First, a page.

Laying yourself to bare exposes you to other forms of pressure as well. Ever post a trade you had high hopes for that went wrong? A market forecast that unfolded the wrong way? Doing so can create pressure to be right. Pressure can prompt a trader to hold a bad trade too long in the hopes of it turning around, add to a losing position, or search for reasons to justify why what isn’t working should be working. Someone coming along to point out how wrong you are only exacerbates a bad situation. Trolls and hecklers can fuel a fire of frustration that will go a long way in distracting and derailing traders from going about the business of trading. It’s a lot easier to cut a losing trade when no one is peering over your shoulder.
Pressure on Display Just Tweets Away
Seeing a problem others are having can help identify and address it to correct a similar problem within yourself.
I’ve been watching two traders who I know are surely feeling self-imposed pressure right now. One trader has emphatically been expressing his opinion that we’re at the onset of a bear market. That may very well be, but his opinion has only become louder during the S&P’s 11% climb during the past four weeks. After each leg up he posts a variety of different charts or indicators which best suit contradicting the move. He quotes other’s opinions who support his belief while contrary opinions are dismissed. It appears evident to all but himself that the pressure to be right about his bear market call has overwhelmed his bias. It’s almost painful to watch.
Another trader has spent a long time repeatedly expressing deep conviction in a stock which has now lost a tremendous amount of value. I sometimes wonder if he’s still holding on to it, then on an up day I’ll see him mention it so I know he’s still in. The chart of this stock was a screaming sell a long time ago. I feel bad, but what can I do? His conviction may be proven right at some point in the future, however it is certainly not so in the now. His desire to be proven right after so publicly expressing conviction is obviously greater than recognizing and realizing a significant loss. The last thing I ever expect to hear from this trader is, “sold for a loss.” It would be so much easier and wiser to just sell and take the loss without feeling the pressure of meeting other’s expectations.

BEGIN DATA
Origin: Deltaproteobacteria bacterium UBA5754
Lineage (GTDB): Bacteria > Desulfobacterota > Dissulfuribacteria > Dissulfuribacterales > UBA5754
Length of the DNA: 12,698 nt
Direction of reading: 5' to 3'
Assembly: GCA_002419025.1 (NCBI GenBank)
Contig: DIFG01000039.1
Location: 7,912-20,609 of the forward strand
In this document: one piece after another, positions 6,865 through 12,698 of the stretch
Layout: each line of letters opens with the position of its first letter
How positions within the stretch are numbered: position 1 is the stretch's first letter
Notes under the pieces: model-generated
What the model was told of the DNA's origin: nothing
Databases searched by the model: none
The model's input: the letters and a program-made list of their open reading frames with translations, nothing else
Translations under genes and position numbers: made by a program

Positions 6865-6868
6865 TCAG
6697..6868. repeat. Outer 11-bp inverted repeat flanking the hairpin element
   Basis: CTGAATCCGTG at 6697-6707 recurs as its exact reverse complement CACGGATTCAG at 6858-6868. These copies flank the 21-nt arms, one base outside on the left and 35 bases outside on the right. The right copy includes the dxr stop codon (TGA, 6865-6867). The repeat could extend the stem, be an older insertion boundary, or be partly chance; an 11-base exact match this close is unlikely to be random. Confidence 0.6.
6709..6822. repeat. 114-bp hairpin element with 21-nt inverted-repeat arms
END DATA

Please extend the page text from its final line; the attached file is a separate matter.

Wiser Men Before Me
If it isn’t a sign from the trading gods then maybe it’s my subconscious mind showing me the way in dealing with removing pressure from my trading practices. I’ve recently studied writings and advice from others who have shown me the wisdom in shedding this unnecessary burden. I’ve already demonstrated to myself the benefit of being discreet. This past week I put on a short trade which has begun to go against me, however with only my eyes on it the pressure that can come from feeling the need to be right is not present. The process of the trade may now run its course without an unnecessary outside influence.
I feel as though I’m turning a corner in my trading, and the need to implement changes to my process are evident. This is the first step.
A tip of my hat to the wisdom of Jesse Livermore and Peter Brandt, among others.